Officer Bolles joined the police department in 2006 after having worked in the private sector. Eric is a former member of the Air Force, having supervised several lower ranking members of his unit. Officer Bolles is also a field training officer, having mentored several new officers.Officer Bolles’ private sector and military leadership will be beneficial to the police department moving forward.

Thursday, March 28, 2013 at 8:04 am

A cake for Lt. Steele on his retirement from Batavia PD

post by Howard Owens in batavia, Batavia PD

Emergency dispatchers helped Lt. Greg Steele celebrate his retirement from the Batavia Police Department overnight with a cake.

Submitted photo.

Tuesday, January 15, 2013 at 11:46 am

Lt. Jankowski says he couldn't have stepped down to sergeant, likely to retire

post by Howard Owens in batavia, Batavia PD

Lt. Eugene Jankowski is coming to grips with the fact that his 34-year career with Batavia PD is probably drawing to a close.

He hasn't officially announced his retirement yet, but that's probably what he will do before his job as a lieutenant is eliminated April 1 as part of department restructuring.

"I'm glad I was given the opportunity to serve for 34 years," Jankowski said. "It's been good for me. I love what I do and I hate to leave it. It's not about the money. It's never been about the money, but now's the time to find another worthy cause. I'm still young enough to go out and find another worthy cause."

Jankowski disputed a report coming out of Monday's city council meeting that he, along with Lt. Jim Henning and Lt. Greg Steel were offered a chance to stay with the department if they would each accept a demotion to sergeant and that all three turned it down.

None of them, according to Jankowski, has reached a final decision yet.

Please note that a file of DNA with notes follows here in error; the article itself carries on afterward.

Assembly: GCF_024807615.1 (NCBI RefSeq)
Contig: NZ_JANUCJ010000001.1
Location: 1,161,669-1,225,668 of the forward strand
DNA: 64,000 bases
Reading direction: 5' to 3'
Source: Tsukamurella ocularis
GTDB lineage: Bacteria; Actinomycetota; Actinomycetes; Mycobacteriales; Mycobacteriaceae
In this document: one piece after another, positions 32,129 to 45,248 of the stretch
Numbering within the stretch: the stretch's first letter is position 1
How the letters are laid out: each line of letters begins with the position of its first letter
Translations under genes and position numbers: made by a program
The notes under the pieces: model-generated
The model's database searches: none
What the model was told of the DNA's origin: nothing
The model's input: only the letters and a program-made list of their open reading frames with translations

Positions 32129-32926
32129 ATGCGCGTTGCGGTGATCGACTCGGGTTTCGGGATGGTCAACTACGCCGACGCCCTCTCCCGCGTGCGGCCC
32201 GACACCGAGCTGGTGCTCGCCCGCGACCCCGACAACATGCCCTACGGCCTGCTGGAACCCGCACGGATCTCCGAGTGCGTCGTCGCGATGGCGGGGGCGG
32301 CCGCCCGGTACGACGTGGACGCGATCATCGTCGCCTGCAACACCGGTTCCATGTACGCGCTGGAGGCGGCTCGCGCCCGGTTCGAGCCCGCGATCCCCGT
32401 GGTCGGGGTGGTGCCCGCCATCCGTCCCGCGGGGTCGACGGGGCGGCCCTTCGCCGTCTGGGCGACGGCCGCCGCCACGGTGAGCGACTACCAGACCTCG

Henning and Steele are off duty at the time of this story posting so we can't reach them for comment.

For Jankowski, becoming a sergeant isn't even an option. If he accepted a demotion, it would be to patrol officer.

Under civil service law, when a job/rank is eliminated, the employee is offered the job he or she held prior to promotion. For Jankowski, that was patrol officer, not sergeant.

"If it were a sergeant's position, I might consider it," Jankowski said.

City Manager Jason Molino said he wouldn't discuss with a reporter personnel issues and what may or may not have been communicated between city supervisors and the lieutenants.

According to Jankowski, the lieutenants were told they would not be considered for the new deputy chief position.

"We don't know why," Jankowski said. "He didn't give us a reason. He said we won't put anybody in the deputy chief position until you're long out of here."

Molino said that once the position is created, probably after the budget is approved in February, any qualified personnel -- including the lieutenants -- in the department could apply for the job.

If they retire before the job is created, then they won't be eligible for the position.